The course of these. Dementias is quite different as are the causes and treatments. Vascular dementia exhibits a stepwise course while alzheimer's is characterized by a slow and steady progression of memory loss.
Not easy. Clinically, alzheimer's tends to be a smooth decline over time, while vascular dementia declines in steps, as small regions of the brain lose function. Neuropsychological testing may lend evidence for, but not prove, one cause or the other. A definitive diagnosis can only be made by brain biopsy (which is rarely done), or at autopsy.
Significant. Alzheimer's is a progressive dementia characterized by short term memory loss and another domain such as naming that continues gradually. Vascular dementia is a step wise (non progressive) dementia caused by strokes, where each stroke causes a cognitive loss which is less clearly demarcated since it is more subcortical. So patients have problems with recall/retrieval of info or other dysfunction.
Briefly, Ad progresses slowly, but it does progress. Vd occurs suddenly and stabilizes. With additional incidents, it again abruptly worsens, then stabilizes. Depending on the site of the damage, motor function will or will not be involved. Ad may take a long time to effect motor ability. It's a bit like "disease vs injury". Below is a link since 400 chars is too little. Hope it helps.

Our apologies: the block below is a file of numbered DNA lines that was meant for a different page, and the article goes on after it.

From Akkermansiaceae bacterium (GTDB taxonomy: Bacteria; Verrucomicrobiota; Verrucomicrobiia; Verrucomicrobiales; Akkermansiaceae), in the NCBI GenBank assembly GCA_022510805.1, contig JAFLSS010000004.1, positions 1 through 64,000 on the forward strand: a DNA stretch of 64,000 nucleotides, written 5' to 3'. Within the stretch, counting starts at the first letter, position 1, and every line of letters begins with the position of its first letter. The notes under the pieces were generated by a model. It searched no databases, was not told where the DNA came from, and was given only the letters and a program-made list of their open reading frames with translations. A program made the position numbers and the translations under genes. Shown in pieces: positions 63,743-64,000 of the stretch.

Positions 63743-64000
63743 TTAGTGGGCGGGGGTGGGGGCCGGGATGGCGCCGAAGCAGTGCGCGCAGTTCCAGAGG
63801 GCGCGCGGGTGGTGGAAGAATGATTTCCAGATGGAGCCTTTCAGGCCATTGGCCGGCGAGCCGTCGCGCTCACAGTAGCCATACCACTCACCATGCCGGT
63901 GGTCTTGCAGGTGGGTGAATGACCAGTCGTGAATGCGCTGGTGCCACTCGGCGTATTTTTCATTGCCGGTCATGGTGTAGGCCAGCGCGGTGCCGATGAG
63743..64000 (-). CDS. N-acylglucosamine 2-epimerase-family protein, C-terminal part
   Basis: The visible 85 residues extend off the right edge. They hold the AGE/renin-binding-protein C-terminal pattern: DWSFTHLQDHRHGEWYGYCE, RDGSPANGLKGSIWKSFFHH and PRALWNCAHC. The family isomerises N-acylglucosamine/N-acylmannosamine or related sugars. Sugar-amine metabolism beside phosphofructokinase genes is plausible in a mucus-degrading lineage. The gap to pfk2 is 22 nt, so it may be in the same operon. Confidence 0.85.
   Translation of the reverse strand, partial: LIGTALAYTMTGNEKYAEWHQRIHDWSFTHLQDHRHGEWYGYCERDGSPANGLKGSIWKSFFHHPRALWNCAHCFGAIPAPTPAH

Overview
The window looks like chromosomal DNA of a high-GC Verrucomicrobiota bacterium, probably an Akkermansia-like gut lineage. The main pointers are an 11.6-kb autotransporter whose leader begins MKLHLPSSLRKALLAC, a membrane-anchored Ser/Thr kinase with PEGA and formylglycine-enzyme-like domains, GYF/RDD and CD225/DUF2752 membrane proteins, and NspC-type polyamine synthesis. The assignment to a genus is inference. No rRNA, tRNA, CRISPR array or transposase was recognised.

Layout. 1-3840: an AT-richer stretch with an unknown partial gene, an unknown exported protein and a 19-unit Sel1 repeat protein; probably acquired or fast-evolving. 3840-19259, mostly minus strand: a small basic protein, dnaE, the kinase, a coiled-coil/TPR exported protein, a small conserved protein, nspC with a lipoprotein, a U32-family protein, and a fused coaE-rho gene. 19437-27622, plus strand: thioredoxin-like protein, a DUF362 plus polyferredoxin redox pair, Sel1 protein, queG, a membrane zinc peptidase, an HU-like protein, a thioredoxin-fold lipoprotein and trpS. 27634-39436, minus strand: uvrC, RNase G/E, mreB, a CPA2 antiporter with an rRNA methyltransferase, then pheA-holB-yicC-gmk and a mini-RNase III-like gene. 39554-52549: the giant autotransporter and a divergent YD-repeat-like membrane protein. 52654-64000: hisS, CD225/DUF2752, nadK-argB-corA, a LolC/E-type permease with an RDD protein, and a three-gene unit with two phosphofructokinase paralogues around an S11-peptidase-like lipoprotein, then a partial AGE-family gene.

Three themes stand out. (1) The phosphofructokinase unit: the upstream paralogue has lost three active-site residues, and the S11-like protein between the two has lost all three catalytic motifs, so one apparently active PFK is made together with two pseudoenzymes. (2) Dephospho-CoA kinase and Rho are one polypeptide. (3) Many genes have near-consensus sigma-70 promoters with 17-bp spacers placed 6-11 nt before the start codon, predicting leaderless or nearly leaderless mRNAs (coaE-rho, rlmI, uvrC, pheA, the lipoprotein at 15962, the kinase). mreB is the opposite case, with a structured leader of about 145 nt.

Is risperdal. 5 mg dose safe for an elder patient with alzheimer's and vascular dementia? I read this drug can cause sudden death in elder patients.
No. According to all studies so far, any antipsychotic used for the purpose of treating behavioral problems or psychosis related to dementia is associated with earlier stroke-related death. This occurs regardless of the antipsychotic and the dose. There are some studies that have shown some antipsychotics to be safer than others (like quetiapine) but those studies are small and inconclusive.
Depends. Every decision about using a medication depends on the specific risks and benefits of the particular patient. Symptoms are already occurring and may have minor or major risks to life, health and quality of life. Side effects are possible though not definite. Discuss your questions with the prescribing doctor to better understand this specific situation.
No. Alzheimer's dementia is characterized by plaques within the brain cortex. Vascular dementia is because a blood vessel is clogged resulting in decreased blood flow to an area of the brain and the damage to that area of the brain.
No. Vascular or multi-infarct dementia and alzheimer's are distinct disorders. Vascular dementia is due to blockage of blood vessels supplying the brain. The blood vessels are generally not affected in alzheimer's, though as alzheimer's occurs in old people, they may have co-exiting atherosclerosis.
No! Vascular dementia is a problem with the blood vessels in the brain that cause brain cell death. Alzheimer's is caused by the development of plaques in the brain.